New Voices on the Harlem Renaissance: Essays on Race, Gender, and Literary Discourse

By Australia Tarver; Barnes C. Paula | Go to book overview

Rereading Langston Hughes: Rhetorical
Pedagogy in “Theme for English B,”
or the Harlem Renaissance in the
Composition Classroom

FRANK E. PEREZ

IN ONE RESPECT, INCLUDING AN ESSAY ON LANGSTON HUGHES’ POEM “Theme for English B” in a collection of essays whose theme is re-envisioning the Harlem Renaissance is somewhat odd since the poem was not published until 1949, well after the Harlem Renaissance ended. But in another respect, an essay about this poem fits perfectly within the theme of this collection in that the poem itself is a revisioning of one of Hughes’s experiences during the 1920s, specifically his experience as the only African American in an all-white composition course. Rereading the poem today, especially with an eye toward the rhetorical elements at work in the poem, brings into vision pedagogical possibilities that until recent decades were impossible to conceive. I refer specifically to the poem’s potential as an effective heuristic in the composition classroom.1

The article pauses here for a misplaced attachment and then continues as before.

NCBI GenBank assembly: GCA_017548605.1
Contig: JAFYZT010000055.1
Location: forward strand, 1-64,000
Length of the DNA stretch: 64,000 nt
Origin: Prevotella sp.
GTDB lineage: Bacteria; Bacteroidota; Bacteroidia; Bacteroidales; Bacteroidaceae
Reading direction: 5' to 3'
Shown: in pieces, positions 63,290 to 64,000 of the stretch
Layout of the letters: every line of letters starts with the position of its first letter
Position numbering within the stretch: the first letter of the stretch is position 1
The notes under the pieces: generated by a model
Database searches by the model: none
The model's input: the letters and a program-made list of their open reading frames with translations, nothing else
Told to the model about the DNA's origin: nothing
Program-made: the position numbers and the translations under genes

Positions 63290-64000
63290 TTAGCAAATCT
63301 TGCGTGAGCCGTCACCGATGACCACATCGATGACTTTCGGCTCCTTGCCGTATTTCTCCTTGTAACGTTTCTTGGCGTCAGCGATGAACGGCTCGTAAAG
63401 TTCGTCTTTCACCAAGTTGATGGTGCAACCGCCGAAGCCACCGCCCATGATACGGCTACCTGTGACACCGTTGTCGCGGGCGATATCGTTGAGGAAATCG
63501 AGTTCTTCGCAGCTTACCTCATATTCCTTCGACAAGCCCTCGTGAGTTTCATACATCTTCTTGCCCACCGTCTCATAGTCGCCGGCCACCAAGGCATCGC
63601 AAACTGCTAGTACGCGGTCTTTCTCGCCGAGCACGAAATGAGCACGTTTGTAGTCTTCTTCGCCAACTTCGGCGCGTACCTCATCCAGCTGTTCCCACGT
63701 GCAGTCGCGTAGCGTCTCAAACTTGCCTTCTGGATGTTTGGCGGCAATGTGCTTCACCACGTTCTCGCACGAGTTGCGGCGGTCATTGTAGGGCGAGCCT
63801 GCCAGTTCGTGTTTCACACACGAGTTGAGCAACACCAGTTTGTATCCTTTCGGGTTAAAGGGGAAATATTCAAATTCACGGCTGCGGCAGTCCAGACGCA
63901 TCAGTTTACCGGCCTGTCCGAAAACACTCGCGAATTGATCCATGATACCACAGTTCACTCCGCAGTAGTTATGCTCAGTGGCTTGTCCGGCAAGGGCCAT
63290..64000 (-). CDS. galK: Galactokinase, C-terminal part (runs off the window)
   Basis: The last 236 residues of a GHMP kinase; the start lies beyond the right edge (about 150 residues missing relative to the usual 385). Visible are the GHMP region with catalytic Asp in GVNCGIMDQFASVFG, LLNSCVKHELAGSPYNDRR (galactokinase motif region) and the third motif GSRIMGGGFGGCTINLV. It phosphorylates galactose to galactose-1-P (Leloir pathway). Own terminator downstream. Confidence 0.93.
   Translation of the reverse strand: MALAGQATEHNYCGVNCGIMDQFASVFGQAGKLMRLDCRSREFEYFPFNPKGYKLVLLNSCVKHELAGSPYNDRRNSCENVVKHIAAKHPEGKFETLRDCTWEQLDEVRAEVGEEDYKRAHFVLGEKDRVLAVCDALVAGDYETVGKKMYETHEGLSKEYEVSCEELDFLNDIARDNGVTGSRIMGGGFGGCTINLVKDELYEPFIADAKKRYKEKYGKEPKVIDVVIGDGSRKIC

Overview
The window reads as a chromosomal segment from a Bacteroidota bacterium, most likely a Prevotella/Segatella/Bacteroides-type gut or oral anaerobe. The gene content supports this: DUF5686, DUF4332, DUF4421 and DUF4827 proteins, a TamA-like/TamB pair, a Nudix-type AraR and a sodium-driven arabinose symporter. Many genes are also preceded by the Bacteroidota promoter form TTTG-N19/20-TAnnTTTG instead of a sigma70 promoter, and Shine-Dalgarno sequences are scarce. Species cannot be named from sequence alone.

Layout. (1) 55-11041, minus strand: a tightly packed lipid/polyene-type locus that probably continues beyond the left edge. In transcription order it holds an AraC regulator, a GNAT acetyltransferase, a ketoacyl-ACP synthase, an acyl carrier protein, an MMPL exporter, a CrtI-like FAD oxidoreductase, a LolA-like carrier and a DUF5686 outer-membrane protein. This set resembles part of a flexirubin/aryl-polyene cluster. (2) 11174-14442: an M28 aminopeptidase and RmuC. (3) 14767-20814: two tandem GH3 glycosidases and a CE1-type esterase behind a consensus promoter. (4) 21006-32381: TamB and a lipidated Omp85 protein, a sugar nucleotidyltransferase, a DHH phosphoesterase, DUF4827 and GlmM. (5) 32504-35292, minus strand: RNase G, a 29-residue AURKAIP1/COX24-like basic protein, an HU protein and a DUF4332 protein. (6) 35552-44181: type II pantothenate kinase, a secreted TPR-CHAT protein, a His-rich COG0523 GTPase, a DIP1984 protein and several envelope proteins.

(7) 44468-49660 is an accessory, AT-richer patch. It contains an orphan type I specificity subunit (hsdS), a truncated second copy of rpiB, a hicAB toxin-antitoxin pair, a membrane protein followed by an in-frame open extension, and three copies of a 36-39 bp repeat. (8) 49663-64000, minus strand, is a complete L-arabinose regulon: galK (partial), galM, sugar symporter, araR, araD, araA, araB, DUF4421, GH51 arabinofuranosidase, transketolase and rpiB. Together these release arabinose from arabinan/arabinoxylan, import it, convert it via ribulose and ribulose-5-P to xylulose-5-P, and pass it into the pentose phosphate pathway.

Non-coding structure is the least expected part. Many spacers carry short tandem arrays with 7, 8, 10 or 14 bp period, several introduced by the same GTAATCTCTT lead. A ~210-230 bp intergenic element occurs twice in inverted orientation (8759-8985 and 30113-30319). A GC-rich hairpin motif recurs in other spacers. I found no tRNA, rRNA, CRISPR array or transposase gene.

Before revisioning the poem in light of its rhetorical elements and its implications for the composition classroom, it is important to remember that the poem was originally Hughes’s own revisioning of his own college experience in the 1920s. Upon graduating from Central High School in Cleveland, Ohio in 1920, Hughes lived with his father in Mexico for a year and then entered Columbia University as a freshman in 1921. A year later he withdrew and worked several odd jobs until 1926, when he transferred to Lincoln College in nearby Pennsylvania, from which he was graduated in 1929. Arna Bontemps has noted that during his time at Lincoln, Hughes was keenly aware of the movement in Harlem and would often visit Harlem on weekends (Taylor, 95). It was during the 1920s that Hughes met such leading figures as Jessie Fauset, W. E. B. Du Bois, Countee Cul-

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